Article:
‘The first two months of the THINCS Evaluation project were largely taken up with designing and delivering THINCS rater training to personnel from UK FRS’ Butler says. Prior to receiving the training participants must complete pre-course learning that familiarises them with the system. This is largely comprised of undertaking the command skills and behavioural marker systems training modules designed for incident commanders. The THIINCS Raters training course takes place over three days. The first day is a dedicated theory day and covers subjects such as accident causation theory, human error, and psychometrics. The next two days take the participants through the system and involves many practice sessions. The afternoon of the final day is given over to theory and practical summative assessments. “It’s a tough course and not all [participants] pass the theory assessment, so some had to retake it at a later date with a different paper” says Butler. He goes on to explain that “48 UK FRS personnel have qualified to use THINCS and by the end of November all seven FRSs will be using the system to conduct formative assessments of incident commanders”.
Tyne and Wear FRS personnel undergoing THINCS rater training
The third month has been taken up with work generated by the completion of the training. For example, marking the practical assessments and providing each participant with personalised feedback on their use of the system. Whilst this time consuming process was ongoing Butler also worked with the lead officers from the seven UK FRSs to establish their plan of engagement with THINCS. This included resolving a variety of issues such as setting up a schedule of THINCS rating activities, establishing administrative support, and purchasing Android tablets to use the THINCS app developed with Bristol-based company, MyOxygen.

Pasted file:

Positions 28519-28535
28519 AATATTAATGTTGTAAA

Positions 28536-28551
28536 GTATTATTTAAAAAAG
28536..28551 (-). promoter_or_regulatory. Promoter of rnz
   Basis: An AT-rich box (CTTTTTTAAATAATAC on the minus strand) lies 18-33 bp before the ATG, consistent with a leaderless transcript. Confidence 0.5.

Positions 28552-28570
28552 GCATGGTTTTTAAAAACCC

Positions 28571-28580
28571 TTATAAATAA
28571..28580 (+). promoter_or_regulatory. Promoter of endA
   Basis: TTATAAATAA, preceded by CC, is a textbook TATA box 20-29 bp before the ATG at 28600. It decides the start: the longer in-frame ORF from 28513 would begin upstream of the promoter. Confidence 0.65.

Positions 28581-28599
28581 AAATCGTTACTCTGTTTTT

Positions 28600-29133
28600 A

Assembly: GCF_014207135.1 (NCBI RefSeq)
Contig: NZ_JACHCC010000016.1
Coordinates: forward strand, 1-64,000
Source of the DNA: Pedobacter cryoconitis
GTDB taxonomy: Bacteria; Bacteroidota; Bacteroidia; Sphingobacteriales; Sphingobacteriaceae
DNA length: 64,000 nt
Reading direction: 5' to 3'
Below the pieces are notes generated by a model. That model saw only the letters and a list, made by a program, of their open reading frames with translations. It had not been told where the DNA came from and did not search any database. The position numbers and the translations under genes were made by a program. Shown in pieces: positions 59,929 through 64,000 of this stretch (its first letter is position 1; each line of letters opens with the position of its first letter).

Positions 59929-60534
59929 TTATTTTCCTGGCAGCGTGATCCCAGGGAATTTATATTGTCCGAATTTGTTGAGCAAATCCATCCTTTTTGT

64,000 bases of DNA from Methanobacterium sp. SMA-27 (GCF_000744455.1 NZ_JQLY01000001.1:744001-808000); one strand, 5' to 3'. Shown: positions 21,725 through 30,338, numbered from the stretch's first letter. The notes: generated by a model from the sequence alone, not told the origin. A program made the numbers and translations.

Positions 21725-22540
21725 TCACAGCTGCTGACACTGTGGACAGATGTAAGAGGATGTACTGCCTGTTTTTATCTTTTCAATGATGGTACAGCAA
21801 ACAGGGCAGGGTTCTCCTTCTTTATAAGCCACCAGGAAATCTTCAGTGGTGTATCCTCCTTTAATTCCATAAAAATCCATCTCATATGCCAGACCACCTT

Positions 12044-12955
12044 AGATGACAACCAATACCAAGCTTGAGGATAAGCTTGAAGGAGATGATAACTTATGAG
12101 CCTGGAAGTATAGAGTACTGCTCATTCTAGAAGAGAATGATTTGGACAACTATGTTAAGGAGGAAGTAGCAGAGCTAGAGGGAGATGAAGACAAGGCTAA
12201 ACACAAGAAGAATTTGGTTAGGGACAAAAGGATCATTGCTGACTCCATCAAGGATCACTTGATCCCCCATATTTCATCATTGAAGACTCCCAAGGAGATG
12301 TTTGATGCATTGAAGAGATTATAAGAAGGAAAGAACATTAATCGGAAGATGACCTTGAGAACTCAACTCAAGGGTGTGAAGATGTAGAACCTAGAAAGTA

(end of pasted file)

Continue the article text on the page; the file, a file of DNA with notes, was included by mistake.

THINCS App Flash Screen
Yet THINCS rater training is but one feature in Butler’s busy working landscape. He has also produced an updated version of the THINCS Users’ Guide and developed a streamlined training package for Retained and Volunteer FRS incident commanders. The NFCC has co-opted him onto a number of incident command-based projects to help develop them from a behavioural perspective. These projects include the national leadership strategy and one centring on developing national standards for incident command competence. He has contributed his expertise at a number of meetings and provided input detailing a project’s behavioural components. Butler has also promoted the THINCS system, for example, by delivering a presentation to the South East Operational Response and Resilience Group at the Royal Berkshire FRS HQ in September and in an article for the British Association of Public Safety Communications Officials (BAPCO) online journal for October.
The next three months will see the continued promotion of the THINCS project, support for the seven FRSs participating in the evaluation of THINCS, and project work for the NFCC. In addition, research into the system’s sensitivity and fidelity will start and it will be used as a research tool to investigate the impact of stress and anxiety upon incident commanders.
Butler sums up his experience on the project so far “It’s a lot of work, but it’s so interesting. I am indebted to all the seven UK FRSs for allowing me access to their personal and to them for allowing me to take up substantial amounts of their precious time! I am working with some wonderful people in the NFCC and learning a lot about their priorities and how they operate. Basically, the Trust’s funding is giving me an amazing experience I could not have had without it.”